The state of conservation of the remaining sites is little known.
Eye on threats
Reactive monitoring is extremely important to keep major threats under the radar and mobilize attention at the international level on the sites that are most affected.
The Selous Game Reserve in Tanzania, for example, is famous for its large elephant population, which is explicitly stated as one of the reasons why the World Heritage Committee inscribed Selous on the World Heritage List in 1982.
At the time, the Selous elephant population was estimated at around 106,300. It suffered a steep decline to just over 22,000 in 1991, but due to effective anti-poaching efforts since 1992 the population recovered to more than 70,400 in 2006.
However, a population survey carried out in 2013 by Tanzania Wildlife Research Institute in collaboration with Frankfurt Zoological Society and others, estimates the current elephant population in the Selous-Mikumi ecosystem at a mere 13,084 – the lowest ever recorded since 1976.
Eye on results
What reactive monitoring seldom brings out is the success achieved on the ground as a result of best practice and effective management. Species do thrive in World Heritage sites. And the contribution of zoological conservation projects in these exceptional areas is part of that achievement.
A recent study prepared jointly by Berkley University’s Museum of Vertebrate Zoology and two universities of Illinois catalogued 155 amphibians – such as frogs, toads, salamanders and caecilians – and 132 reptiles – such as snakes, lizards, turtles, and caimans – in Manú National Park in Peru, where Frankfurt Zoological Society is also conducting a project.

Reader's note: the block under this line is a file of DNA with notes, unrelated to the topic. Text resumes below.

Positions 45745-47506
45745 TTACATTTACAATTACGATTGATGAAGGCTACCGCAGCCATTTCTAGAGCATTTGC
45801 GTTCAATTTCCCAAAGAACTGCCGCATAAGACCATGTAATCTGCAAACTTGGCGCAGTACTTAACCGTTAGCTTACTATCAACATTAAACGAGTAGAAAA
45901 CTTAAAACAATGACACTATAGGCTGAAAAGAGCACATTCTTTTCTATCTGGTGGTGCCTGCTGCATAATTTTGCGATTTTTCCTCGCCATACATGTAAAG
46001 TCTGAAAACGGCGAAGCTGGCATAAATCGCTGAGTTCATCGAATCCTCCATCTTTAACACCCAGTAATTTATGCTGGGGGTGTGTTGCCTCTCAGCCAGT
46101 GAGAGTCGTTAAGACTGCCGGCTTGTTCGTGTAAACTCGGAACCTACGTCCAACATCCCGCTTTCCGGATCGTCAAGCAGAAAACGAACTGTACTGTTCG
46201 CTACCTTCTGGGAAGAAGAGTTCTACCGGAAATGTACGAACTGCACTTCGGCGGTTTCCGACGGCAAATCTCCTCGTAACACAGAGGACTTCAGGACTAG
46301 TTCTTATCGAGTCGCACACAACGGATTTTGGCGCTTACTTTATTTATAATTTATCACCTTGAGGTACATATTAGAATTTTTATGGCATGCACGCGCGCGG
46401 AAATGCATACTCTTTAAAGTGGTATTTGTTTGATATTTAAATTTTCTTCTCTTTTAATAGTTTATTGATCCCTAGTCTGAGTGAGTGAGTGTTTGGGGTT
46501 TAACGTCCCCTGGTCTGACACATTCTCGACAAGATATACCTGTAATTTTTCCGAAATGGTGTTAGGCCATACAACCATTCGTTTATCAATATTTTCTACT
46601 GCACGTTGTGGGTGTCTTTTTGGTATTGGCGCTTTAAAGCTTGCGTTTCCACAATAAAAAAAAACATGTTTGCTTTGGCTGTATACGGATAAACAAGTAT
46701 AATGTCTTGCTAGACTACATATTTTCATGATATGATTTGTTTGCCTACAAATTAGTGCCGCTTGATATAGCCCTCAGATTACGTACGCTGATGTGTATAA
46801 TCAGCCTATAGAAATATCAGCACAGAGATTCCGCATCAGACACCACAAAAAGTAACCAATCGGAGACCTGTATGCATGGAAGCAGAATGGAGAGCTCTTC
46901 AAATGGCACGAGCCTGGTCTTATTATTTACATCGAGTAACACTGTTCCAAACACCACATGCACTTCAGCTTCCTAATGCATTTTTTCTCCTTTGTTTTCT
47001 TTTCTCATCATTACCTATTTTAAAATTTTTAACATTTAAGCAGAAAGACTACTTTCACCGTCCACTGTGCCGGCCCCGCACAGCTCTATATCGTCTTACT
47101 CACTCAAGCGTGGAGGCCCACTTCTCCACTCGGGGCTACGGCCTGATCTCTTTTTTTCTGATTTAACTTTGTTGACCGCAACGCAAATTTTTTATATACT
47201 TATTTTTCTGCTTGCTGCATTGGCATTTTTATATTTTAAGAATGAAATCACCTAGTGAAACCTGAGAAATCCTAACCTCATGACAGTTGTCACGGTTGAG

This site, which was inscribed on the World Heritage List in 1987, represents only 0.01% of the planet’s land surface; yet 2.2% of all amphibians and 1.5% of all reptiles known worldwide inhabit it. This makes it the top protected area in the world for amphibian and reptile diversity.
There has been a clear win for animal species in World Heritage sites. Their stories need to be told so we can gain 360-degree vision on the effect of the World Heritage Convention on the ground – and clearly demonstrate that high standards and best practice bring real results.
IUCN World Heritage Programme, together with the World Commission on Protected Areas, is developing strategies and actions to help boost World Heritage performance over the next decade.
A key product that will be launched in Spring 2014 is the new IUCN World Heritage Outlook website, followed by a report planned for the IUCN World Parks Congress taking place in November 2014, in Sydney, Australia. It sets out to improve the conservation future of the Earth’s iconic places by tracking the state of conservation for all natural and mixed World Heritage sites.
It will show evidence of best practice and identify the standards that sites need to achieve to remain excellent.
This approach allows us to harness the widely untapped potential of the World Heritage Convention as one of the world’s most important, and most underrated, conservation instruments. Through it, we can raise awareness of World Heritage sites as flagships for innovations in management, responding to major threats and pioneering best practice.
Author: Célia Zwahlen
This article was published in the March 2014 edition of WAZA News.